As the IIBHS notes, “water heater failure is one of the top five sources of residential water damage…. In fact, water heater failures cost an average of $4,444 per incident after the deductible. If you think your water heater is not [at] risk, keep in mind that 69 percent of all water heater failures result from a slow leak or sudden burst.”
- On-Demand or Tankless Water Heaters Aren’t Perfect
Who doesn’t love the idea of endless hot water? While that’s a bit of an exaggeration, tankless or on-demand water heaters are designed to heat water as you need it. It can save money over maintaining a tankful of hot water at all times.
Energy Star advises that an Energy Star-certified gas model tankless water heater can save $1,500 over the life of the appliance for a family of four.
Another benefit is that tankless models are small; they don’t require a big utility closet or a large spot in the garage. And if the unit is sized appropriately for your family’s needs, chances are you’ll be satisfied. But tankless or on-demand water heaters present some potential drawbacks:
- On-demand water heaters are more expensive on the front end (though the lifetime energy savings could more than pay for the unit.)
- While all water heaters should get regular maintenance, tankless models require it. Mineral deposits can build up and impair operation sooner than they would in a tank-style appliance.
- Cold water can catch you by surprise. If you hop in the shower with hot water already in the supply line, expect a shot of cold in a minute or two. That’s because it takes a few seconds for water to heat up. While existing hot water in the line is used, cold water flows through behind it as the tankless heater warms up. Thankfully, there are work-arounds to bridge the cold water gap, such as a buffer tank added to the line.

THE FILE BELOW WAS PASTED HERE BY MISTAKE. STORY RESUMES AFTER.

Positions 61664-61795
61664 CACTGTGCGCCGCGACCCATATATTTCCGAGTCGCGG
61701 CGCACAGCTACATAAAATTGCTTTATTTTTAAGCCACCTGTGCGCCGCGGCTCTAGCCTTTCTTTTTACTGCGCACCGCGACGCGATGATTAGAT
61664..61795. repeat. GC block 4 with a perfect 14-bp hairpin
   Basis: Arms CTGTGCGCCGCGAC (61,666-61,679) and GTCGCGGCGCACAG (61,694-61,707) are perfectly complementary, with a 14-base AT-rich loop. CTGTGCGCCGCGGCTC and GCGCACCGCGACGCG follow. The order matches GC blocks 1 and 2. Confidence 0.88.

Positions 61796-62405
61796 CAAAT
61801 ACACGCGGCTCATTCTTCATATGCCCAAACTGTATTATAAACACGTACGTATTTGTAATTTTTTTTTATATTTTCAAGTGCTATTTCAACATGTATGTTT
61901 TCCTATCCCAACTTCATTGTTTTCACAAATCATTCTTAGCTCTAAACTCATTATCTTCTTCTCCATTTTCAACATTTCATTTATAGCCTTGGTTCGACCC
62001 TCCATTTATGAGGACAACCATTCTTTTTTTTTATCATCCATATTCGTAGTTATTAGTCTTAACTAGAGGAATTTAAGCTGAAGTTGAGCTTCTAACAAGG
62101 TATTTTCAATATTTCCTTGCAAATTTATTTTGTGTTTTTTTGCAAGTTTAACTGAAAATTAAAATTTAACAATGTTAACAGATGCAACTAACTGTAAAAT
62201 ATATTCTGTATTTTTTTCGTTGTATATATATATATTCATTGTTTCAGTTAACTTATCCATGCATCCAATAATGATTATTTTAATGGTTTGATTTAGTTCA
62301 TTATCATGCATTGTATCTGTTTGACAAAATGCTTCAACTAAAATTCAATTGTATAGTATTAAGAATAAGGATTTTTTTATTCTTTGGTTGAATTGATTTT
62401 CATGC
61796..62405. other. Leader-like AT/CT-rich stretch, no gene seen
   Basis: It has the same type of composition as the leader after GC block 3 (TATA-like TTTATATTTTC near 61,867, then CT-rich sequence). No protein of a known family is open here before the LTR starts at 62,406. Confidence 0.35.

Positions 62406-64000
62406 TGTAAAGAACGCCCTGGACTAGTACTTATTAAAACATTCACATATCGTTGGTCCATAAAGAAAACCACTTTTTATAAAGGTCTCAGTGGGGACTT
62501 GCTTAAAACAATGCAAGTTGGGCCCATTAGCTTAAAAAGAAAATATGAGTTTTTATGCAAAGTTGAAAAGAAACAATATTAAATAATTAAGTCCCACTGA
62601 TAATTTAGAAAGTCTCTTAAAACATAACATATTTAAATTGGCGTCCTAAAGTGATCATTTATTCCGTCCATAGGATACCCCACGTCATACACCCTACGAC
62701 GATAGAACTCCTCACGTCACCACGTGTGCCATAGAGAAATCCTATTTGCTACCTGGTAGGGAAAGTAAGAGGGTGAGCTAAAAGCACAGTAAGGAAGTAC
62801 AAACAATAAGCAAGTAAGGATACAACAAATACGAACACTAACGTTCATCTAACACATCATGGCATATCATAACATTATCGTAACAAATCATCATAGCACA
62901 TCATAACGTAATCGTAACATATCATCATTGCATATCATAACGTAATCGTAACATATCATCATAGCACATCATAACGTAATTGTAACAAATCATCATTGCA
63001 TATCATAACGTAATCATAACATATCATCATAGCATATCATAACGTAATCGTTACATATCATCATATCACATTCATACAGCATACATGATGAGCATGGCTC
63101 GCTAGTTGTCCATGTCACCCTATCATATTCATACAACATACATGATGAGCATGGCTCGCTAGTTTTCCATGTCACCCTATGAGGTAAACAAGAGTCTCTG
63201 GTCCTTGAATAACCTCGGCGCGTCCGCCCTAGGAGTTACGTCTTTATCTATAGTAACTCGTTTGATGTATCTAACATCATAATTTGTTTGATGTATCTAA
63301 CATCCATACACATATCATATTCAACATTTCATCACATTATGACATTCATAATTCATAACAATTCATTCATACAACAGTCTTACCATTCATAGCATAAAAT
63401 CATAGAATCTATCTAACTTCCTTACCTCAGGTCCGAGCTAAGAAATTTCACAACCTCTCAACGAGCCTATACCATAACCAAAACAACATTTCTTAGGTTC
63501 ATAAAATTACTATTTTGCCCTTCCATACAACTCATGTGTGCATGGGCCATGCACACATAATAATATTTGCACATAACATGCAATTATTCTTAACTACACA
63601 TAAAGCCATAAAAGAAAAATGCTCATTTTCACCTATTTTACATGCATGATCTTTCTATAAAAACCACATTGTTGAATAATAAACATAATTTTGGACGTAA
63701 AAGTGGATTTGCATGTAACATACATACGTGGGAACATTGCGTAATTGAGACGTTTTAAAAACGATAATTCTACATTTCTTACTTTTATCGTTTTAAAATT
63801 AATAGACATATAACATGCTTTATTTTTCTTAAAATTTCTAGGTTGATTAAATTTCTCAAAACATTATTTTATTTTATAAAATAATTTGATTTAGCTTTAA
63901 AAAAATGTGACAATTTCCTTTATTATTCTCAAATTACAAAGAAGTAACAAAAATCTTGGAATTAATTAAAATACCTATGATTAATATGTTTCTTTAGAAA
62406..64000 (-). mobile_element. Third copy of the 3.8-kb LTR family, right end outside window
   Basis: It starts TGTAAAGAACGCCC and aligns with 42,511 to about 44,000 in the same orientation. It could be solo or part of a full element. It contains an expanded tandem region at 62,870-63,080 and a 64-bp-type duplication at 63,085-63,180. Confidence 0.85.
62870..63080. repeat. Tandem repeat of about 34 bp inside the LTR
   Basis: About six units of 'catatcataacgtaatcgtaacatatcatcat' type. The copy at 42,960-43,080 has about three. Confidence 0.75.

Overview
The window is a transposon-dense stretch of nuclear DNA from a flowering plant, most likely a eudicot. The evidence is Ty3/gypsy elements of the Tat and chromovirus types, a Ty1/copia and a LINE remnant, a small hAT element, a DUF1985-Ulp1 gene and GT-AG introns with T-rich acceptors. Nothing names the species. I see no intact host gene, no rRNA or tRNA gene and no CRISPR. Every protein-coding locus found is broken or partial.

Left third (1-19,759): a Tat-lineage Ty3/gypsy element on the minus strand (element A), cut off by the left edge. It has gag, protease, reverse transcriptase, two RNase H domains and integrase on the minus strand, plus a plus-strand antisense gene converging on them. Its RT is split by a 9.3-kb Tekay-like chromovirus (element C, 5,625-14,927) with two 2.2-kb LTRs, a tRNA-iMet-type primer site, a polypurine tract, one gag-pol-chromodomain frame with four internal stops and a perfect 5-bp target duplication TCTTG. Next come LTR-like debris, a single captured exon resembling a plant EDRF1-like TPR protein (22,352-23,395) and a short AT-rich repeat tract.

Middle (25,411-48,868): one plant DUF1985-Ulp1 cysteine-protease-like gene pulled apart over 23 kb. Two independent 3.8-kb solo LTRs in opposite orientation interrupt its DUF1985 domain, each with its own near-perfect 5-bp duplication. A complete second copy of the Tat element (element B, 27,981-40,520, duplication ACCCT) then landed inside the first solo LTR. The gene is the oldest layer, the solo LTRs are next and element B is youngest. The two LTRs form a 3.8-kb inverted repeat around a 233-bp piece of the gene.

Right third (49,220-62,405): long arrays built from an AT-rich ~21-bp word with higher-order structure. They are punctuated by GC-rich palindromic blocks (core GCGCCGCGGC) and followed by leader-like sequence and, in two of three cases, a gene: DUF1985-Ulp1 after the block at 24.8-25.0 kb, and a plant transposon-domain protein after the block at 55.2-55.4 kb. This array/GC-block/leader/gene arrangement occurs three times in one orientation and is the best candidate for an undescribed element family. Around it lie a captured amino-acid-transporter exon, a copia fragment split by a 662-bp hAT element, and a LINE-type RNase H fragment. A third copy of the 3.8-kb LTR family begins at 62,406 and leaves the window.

- Last but not least, tankless water heaters require a different type of installation, which may include gas line and venting upgrades.
- Tank-Style Water Heaters Use More Energy (But Less Than Before)
There was a time when tank-style water heaters guzzled energy faster than a 1975 Buick station wagon guzzled gas. That changed in 2015. New Department of Energy efficiency standards translate to lower energy bills and less waste for homeowners. So if you prefer a tank-style water heater, you can own a new one without any guilt. They’re more environmentally friendly than ever before.
According to Consumer Reports, water heaters that hold 55 gallons or less are required to improve efficiency four percent over older models. (“Water heaters that hold 55 gallons or more will see bigger efficiency gains”).
If four percent doesn’t seem like much, consider this. The U.S. Department of Energy says water heating is the second largest expense in your home, accounting for 14-18 percent of your utility bills. So the savings can add up.
Do You Need Water Heater Repair?
whether you need routine maintenance, water heater repair or you’re in the market for a brand-new water heater, Jewell Mechanical is here to help. Contact us online or call us at (615) 469-5965.
We also offer a Plumbing Maintenance Agreement—the plumbing version of our HVAC Maintenance Agreement—for additional peace of mind. Jewell Mechanical provides residential and commercial plumbing services to Davidson County and most of the rest of Middle Tennessee.